When I was young, I remember seeing commercials for "modeling schools" on television. When you went to the mall, there were frequently modeling recruiters there from those schools. If you talked to one, you had amazing cheekbones, beautiful skin, or an elegant posture.
Go to the school and you'll be told you need head shots (but only with the photographer they recommend), you'll be told you need to pay them a fee to be your agent before they can find you work, then charge you for each class you take to improve your modeling career. At each step along the way, they'll tell you how beautiful you are and how close you are to making it.
As an instructor, I will never tell a student something false just to keep them in lessons. My job isn't to build false egos. My job is to help students attain success.
I remember one student, many years ago. One day, she comes to her lesson and informs me she's going to start taking double lessons with me to prepare for her college auditions. Thinking she's going to be auditioning in voice, I said, "awesome!" When I found out she wanted to audition as a songwriter, I recommended she reconsider or at least take an extra year to prepare.
The school she was trying to get into requires a portfolio of thirteen songs to be presented at the school's audition. This particular student had never completely written one song, let alone thirteen, and she had six months to do it.
Rather than tell her, "no, that's impossible," I recommended she take a year off of school to work on that portfolio. At the end of the year, she would have a better chance.
I could have smiled, took six months of double income, and said nothing. But that is not teaching with integrity. Taking the money is not being open and honest with my students. It isn't helping them become the best they can be.
Her parents opted to take her elsewhere, somewhere that promised to make the dreams come true. I lost track of her, so I don't know how her college story turned out, but as a writer I know it is very unlikely that anyone can write and record thirteen amazing songs in less than six months.
Just like in modeling, there are people out there who will take advantage. They'll take a parent's money, make lofty promises, and then disappear. It's a sad reality.
But there are great schools out there, too, and amazing teachers who will move mountains for their students.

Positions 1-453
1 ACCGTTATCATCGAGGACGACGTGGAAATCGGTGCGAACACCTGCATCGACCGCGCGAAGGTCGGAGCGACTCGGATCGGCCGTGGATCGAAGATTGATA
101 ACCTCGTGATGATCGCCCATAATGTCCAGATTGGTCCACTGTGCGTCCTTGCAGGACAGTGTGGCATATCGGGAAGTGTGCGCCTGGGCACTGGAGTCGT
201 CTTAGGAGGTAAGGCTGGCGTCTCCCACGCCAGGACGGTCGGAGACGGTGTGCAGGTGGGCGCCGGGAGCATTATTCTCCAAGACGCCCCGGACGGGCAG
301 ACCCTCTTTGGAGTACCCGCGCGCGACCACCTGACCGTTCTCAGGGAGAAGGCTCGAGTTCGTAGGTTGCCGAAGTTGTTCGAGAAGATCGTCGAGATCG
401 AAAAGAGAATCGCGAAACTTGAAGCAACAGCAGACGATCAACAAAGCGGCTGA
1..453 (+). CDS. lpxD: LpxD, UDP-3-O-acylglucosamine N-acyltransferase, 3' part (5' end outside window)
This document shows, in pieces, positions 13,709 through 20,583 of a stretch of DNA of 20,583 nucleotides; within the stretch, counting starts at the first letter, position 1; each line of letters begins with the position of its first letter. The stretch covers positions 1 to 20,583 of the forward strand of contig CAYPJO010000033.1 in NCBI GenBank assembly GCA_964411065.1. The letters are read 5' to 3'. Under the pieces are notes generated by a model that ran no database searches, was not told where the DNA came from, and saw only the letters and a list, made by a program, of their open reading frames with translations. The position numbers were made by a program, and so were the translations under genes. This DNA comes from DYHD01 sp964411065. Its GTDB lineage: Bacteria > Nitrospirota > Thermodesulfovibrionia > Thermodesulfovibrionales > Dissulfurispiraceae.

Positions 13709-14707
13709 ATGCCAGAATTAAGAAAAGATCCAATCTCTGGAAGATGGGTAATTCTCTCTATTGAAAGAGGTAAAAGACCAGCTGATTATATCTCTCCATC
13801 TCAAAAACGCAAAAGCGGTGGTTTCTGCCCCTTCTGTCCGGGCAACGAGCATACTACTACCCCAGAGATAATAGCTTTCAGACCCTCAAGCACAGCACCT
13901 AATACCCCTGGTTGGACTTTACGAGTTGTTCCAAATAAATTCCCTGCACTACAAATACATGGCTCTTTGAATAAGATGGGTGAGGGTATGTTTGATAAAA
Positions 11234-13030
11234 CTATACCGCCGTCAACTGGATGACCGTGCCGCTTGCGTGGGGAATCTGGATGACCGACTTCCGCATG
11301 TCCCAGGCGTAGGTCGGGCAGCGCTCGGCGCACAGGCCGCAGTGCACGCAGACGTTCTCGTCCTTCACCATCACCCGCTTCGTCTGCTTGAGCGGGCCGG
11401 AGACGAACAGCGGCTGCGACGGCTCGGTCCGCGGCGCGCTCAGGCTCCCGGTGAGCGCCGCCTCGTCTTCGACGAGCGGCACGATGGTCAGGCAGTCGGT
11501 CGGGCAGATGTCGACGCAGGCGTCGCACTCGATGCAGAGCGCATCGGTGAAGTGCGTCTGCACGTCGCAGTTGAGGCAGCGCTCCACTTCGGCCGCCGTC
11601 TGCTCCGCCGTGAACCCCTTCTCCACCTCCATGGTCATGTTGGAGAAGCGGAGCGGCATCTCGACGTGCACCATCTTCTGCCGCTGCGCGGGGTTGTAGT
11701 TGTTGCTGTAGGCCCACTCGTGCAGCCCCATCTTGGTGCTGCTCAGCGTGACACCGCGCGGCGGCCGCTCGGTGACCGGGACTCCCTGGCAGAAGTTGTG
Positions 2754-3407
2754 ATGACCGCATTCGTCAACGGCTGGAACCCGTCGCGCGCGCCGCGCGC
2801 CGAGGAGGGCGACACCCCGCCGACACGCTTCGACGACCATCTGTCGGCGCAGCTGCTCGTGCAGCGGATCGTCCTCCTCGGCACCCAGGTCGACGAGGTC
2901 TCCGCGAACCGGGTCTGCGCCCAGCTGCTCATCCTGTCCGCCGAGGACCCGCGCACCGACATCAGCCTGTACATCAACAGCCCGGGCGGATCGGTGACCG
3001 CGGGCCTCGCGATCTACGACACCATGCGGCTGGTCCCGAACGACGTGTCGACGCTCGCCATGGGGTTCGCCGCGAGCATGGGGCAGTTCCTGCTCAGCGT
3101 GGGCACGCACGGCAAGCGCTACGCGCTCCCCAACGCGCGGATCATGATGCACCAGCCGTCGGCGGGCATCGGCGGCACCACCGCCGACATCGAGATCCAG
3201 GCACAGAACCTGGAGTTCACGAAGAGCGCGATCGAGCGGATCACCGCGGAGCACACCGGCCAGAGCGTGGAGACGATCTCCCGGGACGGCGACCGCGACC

How do you know the differences? Is your teacher honest? Do they give you suggestions for growth in addition to positive feedback? Are they promising you the stars? Are they able to back up their promises with examples of previous students and experiences?
Integrity is important to Music Authority. We want you to have the right teacher for you. I'll never give you false promises just to keep you in lessons. We'll walk with you through your child's development as a musician - however far it is you want to go. I can't promise you the stars, it isn't in my power to give it to you.
All I can do is open the door. It's up to your child to do the work and walk through.
Rock Camp, Jr. got started on Monday of this week. This group of 12, 5-10 year olds, is having a blast learning songs, making new friends, and doing beach themed crafts. You can check them out in concert at Music Authority on Friday, June 7 at 7pm in The Backroom. Tickets $5.
The Longest Day
Music Authority supports the Alzheimer's Association on Saturday, June 22, 2019 by hosting an all day recital. Participants are asked to make a donation in the bucket onsite, or though an online link. Money raised goes to support Alzheimer's research.
Please take a moment to stop by on June 22 and make a donation! Or come to the closing act, a concert by Eclipse, Beauty School, and Teacher Band, starting at 7pm in The Backroom at Music Authority.
One of Music Authority's adult performance opportunities this spring was the Bel Canto Singers. Soloist Meredith Dornan and the rest of the singers sang songs from various shows as part of "Queens, Pirates, and Fairy Princesses."